The pandemic has had different impacts on different industries. Banks are facing major credit risk now, depending on what industries are in their loan portfolios. Yet panic has driven a surge in capital market activity, and volatility has benefited trading operations. Most banks had contingency plans in place that allowed their workers to be productive remotely. Overall, however, sell side analysts have extremely bleak expectations for the next few quarters of banks earnings. Banks are generally the first to report earnings this quarter, and overall, wall street expectations are bleak. Loan writedowns will decimate the BLX Select Bank Earnings Index, while transactional activity might support the BLX Select Bank Revenue Index.
Although the sectors such as banking and airlines are facing major headwinds, some companies are thriving in the pandemic. Tech companies, especially the FAANG Companies- Facebook, Amazon, Apple, Netflix, and Alphabet have benefited immensely. Since their business models depend more on virtual than real physical human interaction, they have proven impervious to travel restrictions, and lockdowns. Moreover, Covid-19 has accelerated several key trends in society that benefit them. On the other hand, the FAANG companies face increasing political risk that might end up hurting their business models. The FAANG Revenue and FAANG Earnings Indexes reflect the topline and bottom line growth of the most important groups of tech stocks. As stock valuations continue to march ahead of fundamentals for this important group of companies, investors can turn to earnings derivatives to position themselves better for the long term.
Airlines are undoubtedly the most directly impacted by Covid-19. In 2020Q2 airlines experienced the most severe revenue drop in their history. Airlines dependent on international routes are the worst impacted as countries implemented travel bans. Domestic routes are also negatively impacted as various US states require visitors to self quarantine. Analysts across the board expect extremely poor earnings. BLX Airlines Revenue Index is the ultimate covid indicator. It will drop sharply during the next month. As new data comes in, investors will be able to directly express their views on the depth and length of the slump, and take a leveraged position on the eventual recovery.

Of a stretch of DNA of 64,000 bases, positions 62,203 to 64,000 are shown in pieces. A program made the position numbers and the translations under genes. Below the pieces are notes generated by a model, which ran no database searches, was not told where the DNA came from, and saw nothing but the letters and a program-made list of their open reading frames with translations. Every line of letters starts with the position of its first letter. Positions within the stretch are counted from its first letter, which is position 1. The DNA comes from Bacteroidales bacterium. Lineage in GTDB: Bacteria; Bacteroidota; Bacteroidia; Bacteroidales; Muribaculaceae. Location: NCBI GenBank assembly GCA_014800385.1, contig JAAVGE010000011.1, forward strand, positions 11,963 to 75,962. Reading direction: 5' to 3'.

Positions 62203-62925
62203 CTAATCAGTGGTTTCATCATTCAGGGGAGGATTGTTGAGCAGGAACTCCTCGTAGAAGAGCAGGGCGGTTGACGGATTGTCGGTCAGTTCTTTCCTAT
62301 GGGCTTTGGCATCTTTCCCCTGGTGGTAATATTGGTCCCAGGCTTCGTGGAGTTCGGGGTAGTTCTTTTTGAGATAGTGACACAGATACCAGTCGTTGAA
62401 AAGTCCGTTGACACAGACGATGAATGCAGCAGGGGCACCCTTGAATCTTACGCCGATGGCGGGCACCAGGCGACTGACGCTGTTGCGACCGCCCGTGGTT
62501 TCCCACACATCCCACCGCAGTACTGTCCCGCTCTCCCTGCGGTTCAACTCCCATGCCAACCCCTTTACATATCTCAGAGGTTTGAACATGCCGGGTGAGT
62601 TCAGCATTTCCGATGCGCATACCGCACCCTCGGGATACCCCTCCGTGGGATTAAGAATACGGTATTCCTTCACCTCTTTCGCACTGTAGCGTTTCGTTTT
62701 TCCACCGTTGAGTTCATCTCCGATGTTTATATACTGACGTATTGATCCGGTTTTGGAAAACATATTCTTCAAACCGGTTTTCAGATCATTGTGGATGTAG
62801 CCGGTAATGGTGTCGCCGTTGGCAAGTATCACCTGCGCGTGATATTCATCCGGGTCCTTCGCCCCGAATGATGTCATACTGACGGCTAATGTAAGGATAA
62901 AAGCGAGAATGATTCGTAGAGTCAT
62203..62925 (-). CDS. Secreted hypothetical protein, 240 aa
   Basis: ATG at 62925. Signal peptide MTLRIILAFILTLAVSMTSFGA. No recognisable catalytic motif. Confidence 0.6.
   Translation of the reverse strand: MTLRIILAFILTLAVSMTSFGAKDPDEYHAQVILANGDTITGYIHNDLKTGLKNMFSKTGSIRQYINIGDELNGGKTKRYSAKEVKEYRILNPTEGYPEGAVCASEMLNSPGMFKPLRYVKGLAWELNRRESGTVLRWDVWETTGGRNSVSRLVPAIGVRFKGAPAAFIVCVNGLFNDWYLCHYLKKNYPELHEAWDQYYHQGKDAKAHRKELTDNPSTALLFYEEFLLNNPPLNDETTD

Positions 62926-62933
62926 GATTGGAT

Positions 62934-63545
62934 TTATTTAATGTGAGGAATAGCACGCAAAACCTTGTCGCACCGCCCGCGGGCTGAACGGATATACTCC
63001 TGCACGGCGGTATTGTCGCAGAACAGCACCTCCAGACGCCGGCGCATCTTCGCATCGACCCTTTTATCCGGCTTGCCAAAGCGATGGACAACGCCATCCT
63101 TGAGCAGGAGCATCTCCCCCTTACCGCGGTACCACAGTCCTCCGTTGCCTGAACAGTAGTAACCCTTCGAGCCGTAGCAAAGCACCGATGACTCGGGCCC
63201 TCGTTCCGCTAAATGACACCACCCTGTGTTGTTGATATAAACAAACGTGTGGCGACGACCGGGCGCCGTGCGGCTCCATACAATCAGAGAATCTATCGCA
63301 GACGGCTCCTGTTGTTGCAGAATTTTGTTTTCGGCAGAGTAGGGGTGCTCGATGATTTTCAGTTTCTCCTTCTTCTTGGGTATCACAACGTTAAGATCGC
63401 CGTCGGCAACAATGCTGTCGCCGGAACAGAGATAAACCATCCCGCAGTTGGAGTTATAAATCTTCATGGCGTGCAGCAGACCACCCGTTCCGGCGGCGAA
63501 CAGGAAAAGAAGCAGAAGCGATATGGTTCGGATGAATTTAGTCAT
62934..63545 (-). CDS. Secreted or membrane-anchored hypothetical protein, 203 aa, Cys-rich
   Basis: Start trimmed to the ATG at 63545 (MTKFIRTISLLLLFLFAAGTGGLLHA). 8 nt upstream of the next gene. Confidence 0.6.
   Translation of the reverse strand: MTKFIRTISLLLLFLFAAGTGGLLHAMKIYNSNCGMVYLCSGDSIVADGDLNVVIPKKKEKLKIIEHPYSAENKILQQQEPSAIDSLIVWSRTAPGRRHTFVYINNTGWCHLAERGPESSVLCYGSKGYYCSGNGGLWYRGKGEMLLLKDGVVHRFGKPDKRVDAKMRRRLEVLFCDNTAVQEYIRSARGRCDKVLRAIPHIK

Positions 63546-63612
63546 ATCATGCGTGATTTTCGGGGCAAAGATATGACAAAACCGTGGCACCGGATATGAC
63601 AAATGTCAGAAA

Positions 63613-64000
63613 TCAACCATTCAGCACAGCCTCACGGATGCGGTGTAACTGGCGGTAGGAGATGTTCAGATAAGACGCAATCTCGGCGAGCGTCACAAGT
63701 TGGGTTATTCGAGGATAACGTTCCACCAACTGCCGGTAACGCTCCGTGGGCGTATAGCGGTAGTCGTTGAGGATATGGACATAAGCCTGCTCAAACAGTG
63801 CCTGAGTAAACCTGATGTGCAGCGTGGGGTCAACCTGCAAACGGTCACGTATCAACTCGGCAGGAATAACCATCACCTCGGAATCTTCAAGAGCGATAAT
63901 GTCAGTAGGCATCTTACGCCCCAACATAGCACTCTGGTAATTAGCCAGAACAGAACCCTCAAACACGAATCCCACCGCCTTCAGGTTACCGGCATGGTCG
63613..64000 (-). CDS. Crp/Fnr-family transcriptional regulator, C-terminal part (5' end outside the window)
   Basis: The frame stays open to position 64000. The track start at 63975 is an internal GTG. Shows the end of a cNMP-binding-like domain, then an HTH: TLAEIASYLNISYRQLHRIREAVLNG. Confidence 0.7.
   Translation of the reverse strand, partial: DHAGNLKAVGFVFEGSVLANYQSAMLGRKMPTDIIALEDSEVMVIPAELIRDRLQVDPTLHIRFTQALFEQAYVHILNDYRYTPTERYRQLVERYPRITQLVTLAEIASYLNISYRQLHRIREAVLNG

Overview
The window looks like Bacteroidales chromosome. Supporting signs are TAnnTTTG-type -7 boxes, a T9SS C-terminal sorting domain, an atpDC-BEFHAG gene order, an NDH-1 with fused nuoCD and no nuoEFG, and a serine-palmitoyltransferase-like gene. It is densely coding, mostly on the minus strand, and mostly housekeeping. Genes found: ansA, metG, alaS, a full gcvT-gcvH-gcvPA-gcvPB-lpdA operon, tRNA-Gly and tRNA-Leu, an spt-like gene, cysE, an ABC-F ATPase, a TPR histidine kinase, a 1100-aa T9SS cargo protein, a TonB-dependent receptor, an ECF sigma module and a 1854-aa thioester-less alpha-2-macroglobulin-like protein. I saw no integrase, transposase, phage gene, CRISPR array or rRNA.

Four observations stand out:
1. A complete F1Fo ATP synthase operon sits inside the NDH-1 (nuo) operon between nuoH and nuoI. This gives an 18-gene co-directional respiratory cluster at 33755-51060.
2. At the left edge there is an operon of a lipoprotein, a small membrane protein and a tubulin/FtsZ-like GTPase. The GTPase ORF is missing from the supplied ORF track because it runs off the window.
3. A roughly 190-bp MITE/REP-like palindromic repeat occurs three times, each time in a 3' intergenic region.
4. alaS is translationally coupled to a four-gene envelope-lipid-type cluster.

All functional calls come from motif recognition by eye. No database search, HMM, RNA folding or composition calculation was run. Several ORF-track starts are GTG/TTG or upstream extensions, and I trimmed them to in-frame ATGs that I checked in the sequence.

The following table shows a summary of key factors impacting different industries represented in BLX Global Indexes:
BLX Global Indexes are designed to facilitate trading and hedging of company fundamentals. To help investors prepare for what is sure to be the wildest earnings season ever, the rest of this paper takes a deep dive into wall street expectations, and the key factors investors need to watch.
The Select Bank Revenue and Earnings indexes reflect the health of the banking sector, a key macroeconomic indicator. Each earnings season, banks announce their earnings relatively early, although they don’t file their 10-Qs until several weeks later. JP Morgan, Citigroup, and Wells Fargo will start the earnings season, all reporting on July 14. Goldman Sachs and Bank of America will follow later in the week, as will several other index components.
Wall Street Revenue Expectations
BLX Select Bank Revenue Index dropped slightly during Q1 earnings season, but analysts are expecting an even steeper decline with Q2 earnings. “The upcoming 2Q20 results will be confusing, sloppy, and shocking for some banks, in our view, but our outlook is cautiously optimistic as we expect the economy to continue to gain momentum into the end of the year,” according to Gerard Cassidy, analyst at RBC Capital Markets. Based on the aggregated revenue forecasts, sourced from Tagnifi, the median Wall Street estimate has the index dropping sharply, from 124.8, to 98.4 after this quarter’s earnings are reported.
Covid-19 creates many challenges for banks, yet it also creates opportunities. In the following section, we discuss the key factors that will drive bank revenue and earnings in the medium and long term.